The largest insurance firm in the world posted a net loss of $5.29 billion, amounting to $2.08 per share for the final quarter of its fiscal year.
This loss was largely due to the $11.1 billion writedown that AIG made on derivatives which were partly related to the sub-prime mortgage market.
As a result of the poor performance, Joseph Cassano, the executive who oversaw the derivatives operation has agreed to step down after more than two decades at AIG.
As the news broke, shares fell by $3.29, which is 6.6 per cent, to $46.86, according to Bloomberg.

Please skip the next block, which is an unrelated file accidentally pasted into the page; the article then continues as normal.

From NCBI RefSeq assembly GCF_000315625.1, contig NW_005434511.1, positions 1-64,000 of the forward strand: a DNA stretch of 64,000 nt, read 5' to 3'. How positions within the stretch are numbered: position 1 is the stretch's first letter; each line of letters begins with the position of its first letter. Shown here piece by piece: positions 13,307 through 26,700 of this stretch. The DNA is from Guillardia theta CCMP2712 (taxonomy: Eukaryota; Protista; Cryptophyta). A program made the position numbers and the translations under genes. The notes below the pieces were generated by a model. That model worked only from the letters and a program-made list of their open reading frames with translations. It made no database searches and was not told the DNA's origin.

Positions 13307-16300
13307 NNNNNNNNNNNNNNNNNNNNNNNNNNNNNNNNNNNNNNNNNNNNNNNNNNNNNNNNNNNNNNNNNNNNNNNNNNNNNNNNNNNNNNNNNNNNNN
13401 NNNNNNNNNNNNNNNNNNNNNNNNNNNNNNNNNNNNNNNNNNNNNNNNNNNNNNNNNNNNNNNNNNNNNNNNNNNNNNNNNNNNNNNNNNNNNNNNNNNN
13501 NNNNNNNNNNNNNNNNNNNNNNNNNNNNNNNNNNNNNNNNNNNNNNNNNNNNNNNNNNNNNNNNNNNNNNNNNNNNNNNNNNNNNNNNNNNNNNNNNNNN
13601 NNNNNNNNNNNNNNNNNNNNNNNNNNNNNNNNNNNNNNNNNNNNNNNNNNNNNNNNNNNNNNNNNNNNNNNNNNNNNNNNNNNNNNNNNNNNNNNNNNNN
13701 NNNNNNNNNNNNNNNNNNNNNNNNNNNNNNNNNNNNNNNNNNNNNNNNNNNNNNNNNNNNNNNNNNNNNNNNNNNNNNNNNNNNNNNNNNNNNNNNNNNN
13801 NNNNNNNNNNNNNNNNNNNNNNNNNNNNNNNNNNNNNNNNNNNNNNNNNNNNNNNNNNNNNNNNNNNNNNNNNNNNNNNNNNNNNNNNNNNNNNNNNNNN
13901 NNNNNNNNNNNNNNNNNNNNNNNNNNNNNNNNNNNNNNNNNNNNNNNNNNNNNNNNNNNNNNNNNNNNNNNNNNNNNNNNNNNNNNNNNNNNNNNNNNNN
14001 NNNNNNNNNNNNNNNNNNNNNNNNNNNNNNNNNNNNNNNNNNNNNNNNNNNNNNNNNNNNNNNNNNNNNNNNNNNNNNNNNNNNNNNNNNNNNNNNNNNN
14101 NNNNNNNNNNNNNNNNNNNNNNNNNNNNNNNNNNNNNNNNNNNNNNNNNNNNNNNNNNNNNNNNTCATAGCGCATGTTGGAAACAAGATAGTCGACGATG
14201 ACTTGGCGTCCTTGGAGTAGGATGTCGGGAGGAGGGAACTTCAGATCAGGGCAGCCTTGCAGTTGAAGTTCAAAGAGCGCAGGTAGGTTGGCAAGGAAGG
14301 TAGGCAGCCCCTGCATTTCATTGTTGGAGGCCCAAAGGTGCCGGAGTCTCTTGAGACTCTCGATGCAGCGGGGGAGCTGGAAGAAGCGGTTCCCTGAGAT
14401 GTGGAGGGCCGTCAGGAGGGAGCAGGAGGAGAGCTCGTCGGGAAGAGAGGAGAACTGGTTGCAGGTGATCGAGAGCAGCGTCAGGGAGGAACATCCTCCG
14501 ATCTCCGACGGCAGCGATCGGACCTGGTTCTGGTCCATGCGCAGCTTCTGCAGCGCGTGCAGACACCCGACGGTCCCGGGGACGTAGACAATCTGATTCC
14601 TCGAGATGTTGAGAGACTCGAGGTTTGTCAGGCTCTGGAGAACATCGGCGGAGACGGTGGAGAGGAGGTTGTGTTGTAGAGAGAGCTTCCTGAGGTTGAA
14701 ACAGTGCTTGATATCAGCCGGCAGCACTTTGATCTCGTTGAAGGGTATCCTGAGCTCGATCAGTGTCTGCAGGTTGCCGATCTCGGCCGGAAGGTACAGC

"The magnitude of these losses is clearly troubling, especially as we have continued to see further deterioration in market conditions beyond the end of the year,'' Nigel Dally, analyst at Morgan Stanley with an 'overweight' rating on AIG, said.
But the bad news is not over for AIG, which warned investors to expect more writedowns this year.
AIG admitted that the results for 2007 were "clearly unsatisfactory''.